Sustainability Unravelled

March 10, 2009

A facebook friend just turned me on to this article in Scientific American, entitled, Top 10 Myths about Sustainability. It is a great piece in which the author demonstrates the incredible importance of the concept of sustainability and outlines the common misconceptions of the word. I found Myth 5 to be especially true:

Myth 5: Sustainability is too expensive.
If there is an 800-pound gorilla in the room of sustainability, this myth is it. That’s because, as Gabriel observes, “there’s a grain of truth to it.” But only a grain. “It’s only true in the short term in certain circumstances,” Cortese says, “but certainly not in the long term.” The truth lies in the fact that if you already have an unsustainable system in place—a factory or a transportation system, for example, or a furnace in your house, an incandescent lightbulb in your lamp or a Hummer in your driveway—you have to spend some money up front to switch to a more sustainable technology.

However, all the myths are well debunked in this article and it is well worth a read. The author ends by pointing to the complexity in determining whether an action is sustainable. He writes:

You cannot really declare any practice “sustainable” until you have done a complete life-cycle analysis of its environmental costs. Even then, technology and public policy keep evolving, and that evolution can lead to unforeseen and unintended consequences. The admirable goal of living sustainably requires plenty of thought on an ongoing basis.

I believe this ongoing thought is too often overlooked by those trying to live sustainable.

Obama Health Care Forum

March 8, 2009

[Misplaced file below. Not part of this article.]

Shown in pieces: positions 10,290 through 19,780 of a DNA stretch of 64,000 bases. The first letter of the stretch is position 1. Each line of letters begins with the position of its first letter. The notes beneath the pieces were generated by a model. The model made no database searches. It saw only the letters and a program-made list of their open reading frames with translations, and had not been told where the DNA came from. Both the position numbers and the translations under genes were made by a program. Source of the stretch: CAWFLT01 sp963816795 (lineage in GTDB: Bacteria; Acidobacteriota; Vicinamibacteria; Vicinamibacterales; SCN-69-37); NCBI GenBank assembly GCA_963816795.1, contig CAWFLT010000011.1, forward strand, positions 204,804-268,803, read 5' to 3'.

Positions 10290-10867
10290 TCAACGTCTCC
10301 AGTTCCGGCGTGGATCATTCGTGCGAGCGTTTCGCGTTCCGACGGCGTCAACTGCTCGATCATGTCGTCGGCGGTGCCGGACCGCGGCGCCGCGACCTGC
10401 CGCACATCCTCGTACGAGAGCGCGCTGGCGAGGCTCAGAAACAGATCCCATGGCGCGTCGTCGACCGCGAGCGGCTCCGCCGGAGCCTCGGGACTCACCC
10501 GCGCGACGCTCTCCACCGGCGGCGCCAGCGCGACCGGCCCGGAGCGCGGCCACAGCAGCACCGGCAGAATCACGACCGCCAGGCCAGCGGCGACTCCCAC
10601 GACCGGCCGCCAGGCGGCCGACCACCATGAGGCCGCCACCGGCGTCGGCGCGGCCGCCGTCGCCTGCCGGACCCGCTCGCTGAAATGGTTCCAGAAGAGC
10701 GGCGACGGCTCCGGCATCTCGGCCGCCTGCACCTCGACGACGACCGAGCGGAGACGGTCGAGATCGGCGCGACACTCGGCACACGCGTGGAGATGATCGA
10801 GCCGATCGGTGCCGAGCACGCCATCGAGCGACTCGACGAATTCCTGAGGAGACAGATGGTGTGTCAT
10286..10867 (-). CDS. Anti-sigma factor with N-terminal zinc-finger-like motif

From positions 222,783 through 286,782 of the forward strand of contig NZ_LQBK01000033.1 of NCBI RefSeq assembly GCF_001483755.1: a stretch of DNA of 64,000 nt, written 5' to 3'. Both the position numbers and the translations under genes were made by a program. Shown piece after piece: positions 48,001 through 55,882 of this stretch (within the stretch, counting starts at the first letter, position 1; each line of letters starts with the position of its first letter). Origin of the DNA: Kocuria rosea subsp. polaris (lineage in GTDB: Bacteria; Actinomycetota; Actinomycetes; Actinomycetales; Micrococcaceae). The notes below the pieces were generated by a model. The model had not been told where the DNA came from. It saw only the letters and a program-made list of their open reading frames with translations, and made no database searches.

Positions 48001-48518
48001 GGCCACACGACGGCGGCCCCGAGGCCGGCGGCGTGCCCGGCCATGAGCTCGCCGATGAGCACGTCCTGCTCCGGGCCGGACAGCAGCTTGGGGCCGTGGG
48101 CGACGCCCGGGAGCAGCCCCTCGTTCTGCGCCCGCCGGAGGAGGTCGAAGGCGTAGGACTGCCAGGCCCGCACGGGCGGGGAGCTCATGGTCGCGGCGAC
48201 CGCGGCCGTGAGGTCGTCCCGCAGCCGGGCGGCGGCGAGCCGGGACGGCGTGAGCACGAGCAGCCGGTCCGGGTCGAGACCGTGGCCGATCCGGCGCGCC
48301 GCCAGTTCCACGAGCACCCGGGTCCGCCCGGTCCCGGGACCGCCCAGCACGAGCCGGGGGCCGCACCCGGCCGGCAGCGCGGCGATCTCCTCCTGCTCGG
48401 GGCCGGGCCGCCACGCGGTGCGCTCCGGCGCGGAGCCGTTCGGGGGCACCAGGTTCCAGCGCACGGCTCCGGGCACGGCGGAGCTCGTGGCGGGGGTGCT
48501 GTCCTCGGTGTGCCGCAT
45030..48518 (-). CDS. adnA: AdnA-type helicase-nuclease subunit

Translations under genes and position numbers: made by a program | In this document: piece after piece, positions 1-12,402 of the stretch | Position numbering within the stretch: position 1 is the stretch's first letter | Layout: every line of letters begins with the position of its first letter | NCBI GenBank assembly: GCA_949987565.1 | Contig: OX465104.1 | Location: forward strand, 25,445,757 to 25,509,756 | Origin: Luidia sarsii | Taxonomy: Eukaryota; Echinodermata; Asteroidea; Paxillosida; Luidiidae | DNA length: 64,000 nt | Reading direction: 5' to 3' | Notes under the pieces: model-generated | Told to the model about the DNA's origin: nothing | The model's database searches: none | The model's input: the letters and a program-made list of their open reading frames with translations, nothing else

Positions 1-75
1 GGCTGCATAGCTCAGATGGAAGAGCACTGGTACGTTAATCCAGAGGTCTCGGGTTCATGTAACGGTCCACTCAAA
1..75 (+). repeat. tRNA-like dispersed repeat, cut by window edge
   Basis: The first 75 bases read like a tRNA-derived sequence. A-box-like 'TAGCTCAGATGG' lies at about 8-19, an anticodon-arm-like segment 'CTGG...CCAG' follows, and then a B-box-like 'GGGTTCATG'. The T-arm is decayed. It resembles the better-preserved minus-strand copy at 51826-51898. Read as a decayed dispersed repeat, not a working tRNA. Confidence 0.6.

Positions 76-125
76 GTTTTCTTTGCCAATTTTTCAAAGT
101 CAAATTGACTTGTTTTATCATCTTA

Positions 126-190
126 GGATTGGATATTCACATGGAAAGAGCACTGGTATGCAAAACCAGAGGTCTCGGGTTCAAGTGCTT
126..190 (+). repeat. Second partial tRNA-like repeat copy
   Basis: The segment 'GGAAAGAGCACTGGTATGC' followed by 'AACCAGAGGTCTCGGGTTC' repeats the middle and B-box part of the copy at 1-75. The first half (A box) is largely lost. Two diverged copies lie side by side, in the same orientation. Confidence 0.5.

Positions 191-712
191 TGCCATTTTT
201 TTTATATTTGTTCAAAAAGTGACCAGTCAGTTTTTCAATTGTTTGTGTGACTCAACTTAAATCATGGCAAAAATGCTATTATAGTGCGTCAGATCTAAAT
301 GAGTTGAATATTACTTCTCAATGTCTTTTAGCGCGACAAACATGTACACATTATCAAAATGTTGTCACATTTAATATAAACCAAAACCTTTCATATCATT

I got a chance to watch some of the closing remarks of the White House Health Care Forum last Thursday. The forum was being broad casted live at whitehouse.gov. I found it quite interesting and enjoyed watching Obama in action. It seems he is approaching health care reform in the right manner by bringing all the parties together to get everyone’s view on what they believe to be the right course of action. It was great to be able to watch the discussion live. Obama’s use of the Internet continues to excite me. He understands the potential and capacity the Internet offers to include citizens in government and is using it wisely.

I am not sure if the Health Care Forum will make any difference in the long run to getting reform accomplished, but I am sure it can’t hurt. Slate sums up the forum by writing;

This time, it really is different. Few would argue that the health care system is better now than it was 16 years ago, the last time a Democratic administration convened a meeting about it. At this week’s meeting, Obama was careful to include several opponents of the Democrats from 1993. And as the president pointed out, the faltering economy makes health care reform more important, not less. This week’s inclusive discussion—150 people participated—won the president goodwill and shows that there is finally a consensus on the need for reform.

There is no talking cure. So the president listened to a bunch of people complain about the current system, and the White House put up yet another Web site to foster further “discussion.” It also put together a slick slide show. As soon as the meeting was over, though, the Republican critiques started rolling in, saying that a government plan could crowd out private insurers, while the complaint from the left was that the forum didn’t go far enough in advocating for a single-payer government plan. This summit may have made Obama look good, but it hardly advanced the cause of heath care reform.